Inhibited Manganese Oxide Formation Hinders Cobalt Scavenging in the Ross Sea

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The Southern Ocean plays a critical role in regulating global uptake of atmospheric CO2. Trace elements like iron (Fe), cobalt (Co), and manganese (Mn) have been shown to modulate this primary productivity. Despite limited data, the vertical profiles for Mn, Fe, and Co in the Ross Sea show no evidence of scavenging, as typically observed in oceanic sites. This was previously attributed to low-particle abundance and/or by mixing rates exceeding scavenging rates. Scavenging of some trace metals such as cobalt (Co) is thought to be largely governed by Mn (oxyhydr)oxides, assumed to be the main component of particulate Mn (pMn). However, our data show that pMn has an average oxidation state below 3 and with nondetectable Mn oxides. In addition, soluble Co profiles show no evidence of scavenging and Co uptake measurements show little Co uptake in the euphotic zone and low/no scavenging at depth. Instead, high concentrations of dissolved Mn (dMn, up to 90 nM), which is primarily complexed as Mn(III)-L (up to 100%), are observed. Average dMn concentrations (10 ± 14 nM) are highest in bottom and surface waters. Manganese sources may include sediments and sea-ice melt, as elevated dMn was measured in sea ice (12 nM) compared to its surrounding waters (3 nM), and sea ice dMn was 97% Mn(III)-L. We contend that the lack of Co scavenging in the Ross Sea is due to a unique Mn redox cycle that favors the stabilization of Mn(III)-complexes at the expense of Mn oxide particle formation.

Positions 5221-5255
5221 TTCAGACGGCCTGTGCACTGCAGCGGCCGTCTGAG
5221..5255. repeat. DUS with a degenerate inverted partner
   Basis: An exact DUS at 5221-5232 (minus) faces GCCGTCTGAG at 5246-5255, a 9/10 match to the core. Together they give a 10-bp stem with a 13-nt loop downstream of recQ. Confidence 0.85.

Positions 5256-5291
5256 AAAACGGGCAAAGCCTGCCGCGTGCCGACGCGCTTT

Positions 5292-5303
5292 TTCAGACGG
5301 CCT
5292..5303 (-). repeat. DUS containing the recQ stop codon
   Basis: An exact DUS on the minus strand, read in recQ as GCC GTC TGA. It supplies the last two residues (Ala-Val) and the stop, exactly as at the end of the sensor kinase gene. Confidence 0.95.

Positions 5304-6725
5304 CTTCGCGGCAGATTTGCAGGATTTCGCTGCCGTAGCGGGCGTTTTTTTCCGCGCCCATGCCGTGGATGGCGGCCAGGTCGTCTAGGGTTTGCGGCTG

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Global Biogeochemical Cycles